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{LaB} » 3ds Max Particle Flow

3ds Max Particle Flow

The 3ds Max software, released by Autodesk, allows users to model, animate, and render objects and systems with a large degree of freedom and accuracy. The Particle Flow program is a simulation system built into 3ds Max. It allows for non-linear events to drive the parameters of the system. Complex phenomena such as water, air, and photon-scale light behavior can all be modeled in the particle flow system.

MODULES

The system consists of various modules to modify simulation behavior. These include:

Emitter – The emitter is a geometry class object which represents the particle system in the viewport. This object controls particle counts/max and in the viewport and in the rendering, particle limits, ways to create a selection of particles and to run scripts.

Event – An event is a group of particle and the actions that affect the group of particles. Events can be linked using test actions or linked to events.

Birth Action – The birth actions generate new particles.

Operator – Operators change variables such as position, velocity, rotation or events such as rendering.

Test Action – Test Actions are a type of action which can script events

Source:  http://wiki.cgsociety.org/index.php/3ds_Max/Particle_Flow

Img Source: http://www.computerarts.co.uk/__data/assets/image/104975/varieties/7.jpg

Particle Flow FAQ:  http://wiki.cgsociety.org/index.php/Particle_Flow/FAQ

ECOLOGICAL SYSTEMS [ MODELED ]

Getting Started with Particle Flow:  http://www.escalight.com/tutorials/3dsmax-tutorials/getting-started-with-particle-flow-part-1.html

Modeling Ground Water Flow:   http://www.freeitsolutions.com/3ds/viewTutorial.aspx?id=3716

Modeling Grassland:  http://www.freeitsolutions.com/3ds/viewTutorial.aspx?id=3211

http://www.3dtutorials.sk/userimages/Menon/image001.jpg

Modeling Particle Dispersion:

http://www.freeitsolutions.com/3ds/viewTutorial.aspx?id=4006

Particle Flow Tutorial [Practice Blog]

Downloaded 3D Studio Max 32-bit 30 Day Trial.

STEP 1 – Created a teapot on box platform and to show particle dispersion I’m going to make the teapot desolve toward a certain direction.

I did not specify an image size for my teapot because I didn’t plan on redering it.  Size does matter in the rendering process, the bigger, the slower.

STEP 2 – I set up my particle flow. Graph Editors>Particle View>Drag and Drop “Birth” and “Empty Flow” into grey area of screen.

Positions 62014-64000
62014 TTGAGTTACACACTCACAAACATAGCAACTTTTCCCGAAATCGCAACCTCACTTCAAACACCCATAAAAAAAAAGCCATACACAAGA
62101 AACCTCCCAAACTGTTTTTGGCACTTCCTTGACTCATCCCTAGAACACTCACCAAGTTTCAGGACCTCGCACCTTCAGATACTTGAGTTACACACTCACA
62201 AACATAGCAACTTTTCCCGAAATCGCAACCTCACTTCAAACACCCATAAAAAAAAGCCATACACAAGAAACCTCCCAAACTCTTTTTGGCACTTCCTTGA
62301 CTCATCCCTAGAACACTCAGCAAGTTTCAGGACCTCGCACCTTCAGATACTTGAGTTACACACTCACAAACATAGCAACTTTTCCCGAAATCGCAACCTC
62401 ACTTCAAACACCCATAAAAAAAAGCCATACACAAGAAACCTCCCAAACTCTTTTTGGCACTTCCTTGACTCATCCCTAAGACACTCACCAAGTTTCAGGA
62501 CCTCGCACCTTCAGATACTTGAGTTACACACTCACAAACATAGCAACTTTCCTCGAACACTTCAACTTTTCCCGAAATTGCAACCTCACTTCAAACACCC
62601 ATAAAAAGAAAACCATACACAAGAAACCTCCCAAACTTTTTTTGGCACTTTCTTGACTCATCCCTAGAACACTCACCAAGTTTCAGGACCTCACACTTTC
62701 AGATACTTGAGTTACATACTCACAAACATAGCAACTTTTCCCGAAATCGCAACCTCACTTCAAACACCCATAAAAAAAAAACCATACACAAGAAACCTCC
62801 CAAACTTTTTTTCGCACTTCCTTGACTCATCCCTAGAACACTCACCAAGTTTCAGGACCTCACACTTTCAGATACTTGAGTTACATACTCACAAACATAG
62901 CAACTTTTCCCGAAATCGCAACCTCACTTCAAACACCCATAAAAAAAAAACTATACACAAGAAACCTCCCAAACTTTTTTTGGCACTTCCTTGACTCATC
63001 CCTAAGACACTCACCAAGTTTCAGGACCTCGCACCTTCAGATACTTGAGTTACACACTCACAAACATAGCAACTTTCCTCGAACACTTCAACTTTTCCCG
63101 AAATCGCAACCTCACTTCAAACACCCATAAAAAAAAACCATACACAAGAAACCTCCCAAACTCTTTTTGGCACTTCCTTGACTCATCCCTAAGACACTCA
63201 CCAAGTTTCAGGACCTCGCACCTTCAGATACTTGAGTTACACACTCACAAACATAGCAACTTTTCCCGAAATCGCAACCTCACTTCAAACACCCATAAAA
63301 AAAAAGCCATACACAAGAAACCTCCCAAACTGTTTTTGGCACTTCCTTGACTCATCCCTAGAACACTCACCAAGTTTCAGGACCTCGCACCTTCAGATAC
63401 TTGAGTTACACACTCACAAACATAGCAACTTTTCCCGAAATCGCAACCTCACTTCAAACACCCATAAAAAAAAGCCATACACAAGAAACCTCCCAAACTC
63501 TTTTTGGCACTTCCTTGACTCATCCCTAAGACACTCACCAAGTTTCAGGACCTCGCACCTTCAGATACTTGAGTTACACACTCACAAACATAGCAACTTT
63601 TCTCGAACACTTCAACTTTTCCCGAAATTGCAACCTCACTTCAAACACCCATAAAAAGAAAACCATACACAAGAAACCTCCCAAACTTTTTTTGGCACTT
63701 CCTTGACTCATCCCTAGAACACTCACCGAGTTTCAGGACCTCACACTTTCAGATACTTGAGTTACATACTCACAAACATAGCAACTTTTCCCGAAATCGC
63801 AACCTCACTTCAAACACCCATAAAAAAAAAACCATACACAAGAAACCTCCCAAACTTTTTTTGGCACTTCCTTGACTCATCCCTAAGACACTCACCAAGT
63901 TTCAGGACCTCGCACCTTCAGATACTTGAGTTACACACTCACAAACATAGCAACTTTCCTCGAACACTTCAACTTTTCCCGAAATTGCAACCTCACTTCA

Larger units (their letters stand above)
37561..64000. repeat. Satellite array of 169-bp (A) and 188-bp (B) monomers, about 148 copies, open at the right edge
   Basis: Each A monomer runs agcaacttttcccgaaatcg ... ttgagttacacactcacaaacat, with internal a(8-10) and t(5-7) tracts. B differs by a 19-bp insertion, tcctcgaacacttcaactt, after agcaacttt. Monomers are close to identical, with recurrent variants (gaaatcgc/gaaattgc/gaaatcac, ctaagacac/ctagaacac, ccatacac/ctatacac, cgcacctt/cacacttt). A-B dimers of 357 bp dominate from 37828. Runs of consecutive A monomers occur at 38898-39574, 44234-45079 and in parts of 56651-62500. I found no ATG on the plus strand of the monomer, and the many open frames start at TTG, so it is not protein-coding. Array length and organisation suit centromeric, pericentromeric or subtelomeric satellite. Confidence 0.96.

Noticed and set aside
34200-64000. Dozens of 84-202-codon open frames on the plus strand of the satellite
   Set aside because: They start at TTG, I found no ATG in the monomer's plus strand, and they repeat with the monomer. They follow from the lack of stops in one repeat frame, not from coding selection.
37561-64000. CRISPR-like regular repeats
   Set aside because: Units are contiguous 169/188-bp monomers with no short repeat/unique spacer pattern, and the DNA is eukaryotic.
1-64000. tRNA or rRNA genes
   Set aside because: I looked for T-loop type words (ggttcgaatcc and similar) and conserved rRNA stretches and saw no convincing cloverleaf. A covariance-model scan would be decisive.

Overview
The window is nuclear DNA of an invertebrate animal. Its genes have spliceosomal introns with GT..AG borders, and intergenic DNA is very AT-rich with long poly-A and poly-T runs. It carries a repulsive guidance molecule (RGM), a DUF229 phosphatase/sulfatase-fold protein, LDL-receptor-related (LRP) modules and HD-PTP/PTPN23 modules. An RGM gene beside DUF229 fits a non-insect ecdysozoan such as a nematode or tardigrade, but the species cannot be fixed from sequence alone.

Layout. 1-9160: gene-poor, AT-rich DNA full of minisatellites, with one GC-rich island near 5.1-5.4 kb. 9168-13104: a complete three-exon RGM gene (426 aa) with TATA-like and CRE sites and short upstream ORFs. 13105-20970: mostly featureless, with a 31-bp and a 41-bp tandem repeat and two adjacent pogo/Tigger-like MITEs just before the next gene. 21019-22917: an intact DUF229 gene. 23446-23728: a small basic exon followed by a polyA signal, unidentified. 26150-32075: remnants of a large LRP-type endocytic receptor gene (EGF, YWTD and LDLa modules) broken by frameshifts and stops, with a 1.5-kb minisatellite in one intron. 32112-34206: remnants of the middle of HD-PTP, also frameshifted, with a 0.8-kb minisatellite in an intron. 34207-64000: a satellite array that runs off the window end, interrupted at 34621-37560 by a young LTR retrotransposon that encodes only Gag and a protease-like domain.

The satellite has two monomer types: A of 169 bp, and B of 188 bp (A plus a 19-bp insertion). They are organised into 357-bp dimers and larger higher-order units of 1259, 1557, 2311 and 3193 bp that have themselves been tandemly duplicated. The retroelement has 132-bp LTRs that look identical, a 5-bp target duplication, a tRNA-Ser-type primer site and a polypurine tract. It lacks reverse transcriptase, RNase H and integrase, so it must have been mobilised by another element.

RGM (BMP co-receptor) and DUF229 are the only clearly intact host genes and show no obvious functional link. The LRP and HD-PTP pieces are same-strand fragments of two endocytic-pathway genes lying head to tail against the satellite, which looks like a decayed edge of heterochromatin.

A shortcut to particle flow set up is “6” right after the object creation.  This shortcut did not work on my machine.

STEP 3 – To modify particle flow, add Position Object, Force and Shape to grey box in particle view.

  • Position Object – because we want to add our teapot (or whatever you are using) to a system
  • Force – because we want to add wind (otherwise particles won’t fly away)
  • Shape – because we want to see particles on renders

STEP 4 – Go to Create>Space Warps>Forces>Wind Place it somewhere on your scene. Change the surface and orientation of wind plane so particles don’t fly completely straight in scene. Changes in turbulence, frequency, scale, decay, and strength can be edited in the parameters window.

STEP 5 – Go back to Particle View and select Position Object, Add your teapot to Emitter Object list in right hand grey column.

STEP6 – Now choose Force and add forces, in our case there is only wind. 

STEP 7 – Go to Display and choose particles’ color and  type.

STEP 8 – Substatialy decrease the size of object to 1 or 2 cm.

STEP 9 – Go to Birth in Particle View and make Emit Stop a large number, like 50, are make the amount something very large.  20,000 works for the first renders but you may need more in final renderings.  A number like 100,000 may be more suitable. 

****Edits can be made at any time to change the animation settings on the particle flow.  Your computer may slow down with rendering of more complicated animations.

If you go to your PE Source Settings and look for Quantity Settings, you can decrease viewport percentage so that the particles are less visible but they will show up in full in rendering. 

STEP 10 – The object will disappear through transparency and the particles grab color from any object.   The shortcut to the Material Editor is “M”.  Select and opacity slot and change it from NONE to Gradient Ramp.  Make sure the Material Map Browser Box beside the Default selection box is set to “Standard”.

STEP 11 – Make the gradient on the teapot animated over 100 frames turning from white to black.  I found difficulty in this keeping the color of the gradient even and smooth.  I can’t yet figure out what the problem is.  Make sure keys are set.

It is ideal to get the object to disperse when the particles appear and at the right speed and consistency.  This is difficult to do and takes lots of trial and error. 

STEP 12 – Adjustments should be made to make animation more visible but for the most part, animation is complete.

I was able to fix my gradient speed over the animation.  All the information for the animations exists, but my particles aren’t visible 



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